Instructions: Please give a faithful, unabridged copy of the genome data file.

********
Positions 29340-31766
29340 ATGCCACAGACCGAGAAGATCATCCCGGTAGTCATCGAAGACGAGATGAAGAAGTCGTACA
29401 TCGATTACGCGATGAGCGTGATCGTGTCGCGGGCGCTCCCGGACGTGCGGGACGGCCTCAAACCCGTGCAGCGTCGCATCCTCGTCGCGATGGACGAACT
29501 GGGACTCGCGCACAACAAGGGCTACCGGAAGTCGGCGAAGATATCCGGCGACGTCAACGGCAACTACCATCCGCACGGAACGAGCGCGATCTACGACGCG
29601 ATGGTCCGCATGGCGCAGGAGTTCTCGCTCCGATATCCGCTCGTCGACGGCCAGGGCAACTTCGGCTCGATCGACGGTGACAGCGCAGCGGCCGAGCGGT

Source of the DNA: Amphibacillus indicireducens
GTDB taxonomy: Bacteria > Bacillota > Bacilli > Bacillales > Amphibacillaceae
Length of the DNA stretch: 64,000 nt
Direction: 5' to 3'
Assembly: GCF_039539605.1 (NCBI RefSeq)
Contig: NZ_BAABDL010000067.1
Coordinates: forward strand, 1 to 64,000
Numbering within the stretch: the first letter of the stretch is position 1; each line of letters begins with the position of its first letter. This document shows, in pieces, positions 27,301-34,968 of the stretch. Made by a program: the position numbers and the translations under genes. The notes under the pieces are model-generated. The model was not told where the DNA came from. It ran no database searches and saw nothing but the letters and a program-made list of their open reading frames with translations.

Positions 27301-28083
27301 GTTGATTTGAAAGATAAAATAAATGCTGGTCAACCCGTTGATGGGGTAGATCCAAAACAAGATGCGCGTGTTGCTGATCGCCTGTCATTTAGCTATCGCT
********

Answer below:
Positions 29340-31766
29340 ATGCCACAGACCGAGAAGATCATCCCGGTAGTCATCGAAGACGAGATGAAGAAGTCGTACA
29401 TCGATTACGCGATGAGCGTGATCGTGTCGCGGGCGCTCCCGGACGTGCGGGACGGCCTCAAACCCGTGCAGCGTCGCATCCTCGTCGCGATGGACGAACT
29501 GGGACTCGCGCACAACAAGGGCTACCGGAAGTCGGCGAAGATATCCGGCGACGTCAACGGCAACTACCATCCGCACGGAACGAGCGCGATCTACGACGCG
29601 ATGGTCCGCATGGCGCAGGAGTTCTCGCTCCGATATCCGCTCGTCGACGGCCAGGGCAACTTCGGCTCGATCGACGGTGACAGCGCAGCGGCCGAGCGGT

Source of the DNA: Amphibacillus indicireducens
GTDB taxonomy: Bacteria > Bacillota > Bacilli > Bacillales > Amphibacillaceae
Length of the DNA stretch: 64,000 nt
Direction: 5' to 3'
Assembly: GCF_039539605.1 (NCBI RefSeq)
Contig: NZ_BAABDL010000067.1
Coordinates: forward strand, 1 to 64,000
Numbering within the stretch: the first letter of the stretch is position 1; each line of letters begins with the position of its first letter. This document shows, in pieces, positions 27,301-34,968 of the stretch. Made by a program: the position numbers and the translations under genes. The notes under the pieces are model-generated. The model was not told where the DNA came from. It ran no database searches and saw nothing but the letters and a program-made list of their open reading frames with translations.

Positions 27301-28083
27301 GTTGATTTGAAAGATAAAATAAATGCTGGTCAACCCGTTGATGGGGTAGATCCAAAACAAGATGCGCGTGTTGCTGATCGCCTGTCATTTAGCTATCGCT